PAVLOV : voluntary steemplicity : part 7 :

in #life5 years ago (edited)

Most of our habits are conditioned responses.

One thing that used to complicate my life a lot was pill popping. Nothing serious, really, just over-the-counter solutions to any number of problems, and an addiction to supplements. I wasn't addicted to the supplements themselves, but what they represented. I was addicted to finding fast solutions, something that could be fixed with a pill rather than a change in behavior. And these habits were costing me time, money, and peace. To live simply, I needed to let them go. But letting go is usually a hard thing to do. It almost always requires a trick.

Today, let's look at Pavlov.

I learned something that helped me break this pill habit, and it also simplified my life in many other ways. It was how to use my mind to train my body.

Some people might call what I learned to do “conditioning,” in the Pavlovian sense. Around the turn of the last century, Dr. Ivan Pavlov was studying digestion in dogs when he noticed that the dogs would start salivating in anticipation of food. Pavlov began sounding a buzzer at the same time the food was served, and the dogs came to associate the sound of the buzzer with the food to such a degree that they would salivate at the sound of the buzzer, even if the food wasn't served to them. This salivating response to the mere sound of a buzzer became known as a conditioned reflex.

I have a similar story.

All my life I've been what you'd call “anal retentive,” especially when I'm stressed. As a result, I was often constipated. If I had lots going on, my body would clamped itself off and shut down. It got to the point that, in order to stay regular, I had to be pretty relaxed. But just telling myself to relax never worked. Needless to say, I wasn't very regular.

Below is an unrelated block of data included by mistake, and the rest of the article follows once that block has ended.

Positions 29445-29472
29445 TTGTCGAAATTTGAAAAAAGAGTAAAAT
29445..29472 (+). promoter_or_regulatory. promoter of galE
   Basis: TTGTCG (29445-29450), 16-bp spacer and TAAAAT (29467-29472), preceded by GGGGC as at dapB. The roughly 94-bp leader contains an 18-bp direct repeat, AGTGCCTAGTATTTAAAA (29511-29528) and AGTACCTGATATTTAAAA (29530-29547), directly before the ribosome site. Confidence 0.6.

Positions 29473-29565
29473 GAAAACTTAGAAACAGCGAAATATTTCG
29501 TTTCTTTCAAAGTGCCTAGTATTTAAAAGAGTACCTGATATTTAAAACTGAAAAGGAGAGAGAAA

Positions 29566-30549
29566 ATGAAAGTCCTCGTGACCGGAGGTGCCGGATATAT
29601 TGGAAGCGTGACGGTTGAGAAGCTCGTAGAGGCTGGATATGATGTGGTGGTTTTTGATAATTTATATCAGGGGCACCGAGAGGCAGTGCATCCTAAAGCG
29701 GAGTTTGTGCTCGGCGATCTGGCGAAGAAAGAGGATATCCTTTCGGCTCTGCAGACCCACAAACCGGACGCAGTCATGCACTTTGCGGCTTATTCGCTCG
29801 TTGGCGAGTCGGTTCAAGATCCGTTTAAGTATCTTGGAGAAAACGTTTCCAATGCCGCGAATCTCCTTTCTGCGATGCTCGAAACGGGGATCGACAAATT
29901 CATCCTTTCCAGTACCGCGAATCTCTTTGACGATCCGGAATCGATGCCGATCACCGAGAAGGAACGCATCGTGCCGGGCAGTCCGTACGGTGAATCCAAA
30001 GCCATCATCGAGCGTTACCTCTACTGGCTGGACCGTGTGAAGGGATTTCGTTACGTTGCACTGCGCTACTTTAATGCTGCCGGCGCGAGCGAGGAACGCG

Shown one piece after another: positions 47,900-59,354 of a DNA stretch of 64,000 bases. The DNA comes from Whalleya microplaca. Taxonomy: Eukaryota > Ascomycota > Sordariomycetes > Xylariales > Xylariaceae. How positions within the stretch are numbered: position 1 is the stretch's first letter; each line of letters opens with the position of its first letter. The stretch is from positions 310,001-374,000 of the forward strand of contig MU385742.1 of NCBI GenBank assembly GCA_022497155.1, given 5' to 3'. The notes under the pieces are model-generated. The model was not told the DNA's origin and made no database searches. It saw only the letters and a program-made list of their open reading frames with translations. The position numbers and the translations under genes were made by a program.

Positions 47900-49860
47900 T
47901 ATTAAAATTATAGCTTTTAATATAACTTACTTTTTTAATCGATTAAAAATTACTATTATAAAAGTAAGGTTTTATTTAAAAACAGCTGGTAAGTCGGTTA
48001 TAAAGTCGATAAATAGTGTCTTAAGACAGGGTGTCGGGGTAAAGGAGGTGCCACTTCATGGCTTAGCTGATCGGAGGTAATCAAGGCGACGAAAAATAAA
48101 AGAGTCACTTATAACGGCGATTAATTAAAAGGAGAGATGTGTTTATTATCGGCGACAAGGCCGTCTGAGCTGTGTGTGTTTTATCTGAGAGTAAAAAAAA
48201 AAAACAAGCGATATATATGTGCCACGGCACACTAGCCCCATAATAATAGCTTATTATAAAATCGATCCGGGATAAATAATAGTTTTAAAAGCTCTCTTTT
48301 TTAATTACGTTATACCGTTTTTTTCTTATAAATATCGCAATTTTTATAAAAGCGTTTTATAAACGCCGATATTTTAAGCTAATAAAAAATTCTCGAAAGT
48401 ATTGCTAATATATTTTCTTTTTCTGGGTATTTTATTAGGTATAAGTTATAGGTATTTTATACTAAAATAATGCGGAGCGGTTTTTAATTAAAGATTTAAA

But I found a wonderful little pastime. Spider solitaire. I would play it on my computer to take a break from writing or editing or proofreading or mothering, whatever job I was consumed with at the time. Solitaire was a great escape for me. Because I'm a word person, the ordering of numbered playing cards allowed a completely different area of my brain to take over and give my overworked linguistic networks a much needed break.

And I found that just sitting down to my computer and opening the solitaire app caused the muscles in my body to relax, even before I started the game. Often, before I finished the game, I would need to go to the bathroom – that's how relaxed I was! Solitaire worked better for me than any laxative.

If I become irregular these days, I know better than to pop a pill. And it still does me no good to just tell myself to relax, but I know what I can do. I can sit down, open my solitaire app, and literally feel my body release its tension. That's the power of mind and habit and conditioning.

Many people achieve a similar result from smoking cigarettes. If that's your way to relax, please know that you can train your body to respond to any number of triggers. The trigger doesn't need to be cigarettes, which are costly and smelly and bad for our health. The trigger can be as simple as a game of solitaire.

We can use Pavlovian conditioning countless ways to simplify our lives, but in my case, I used it to achieve a result without drugs, without spending money, without making an appointment, without buying or storing or plugging in a device. We can train ourselves, through the power of mind, to be more relaxed, or more productive, or more accepting. And we can train ourselves, through the power of mind, to live more simply.

(Please note that this is not shared as medical advice. Just my own experience.)


Good advice there, I am glad you have found something that works for you :)

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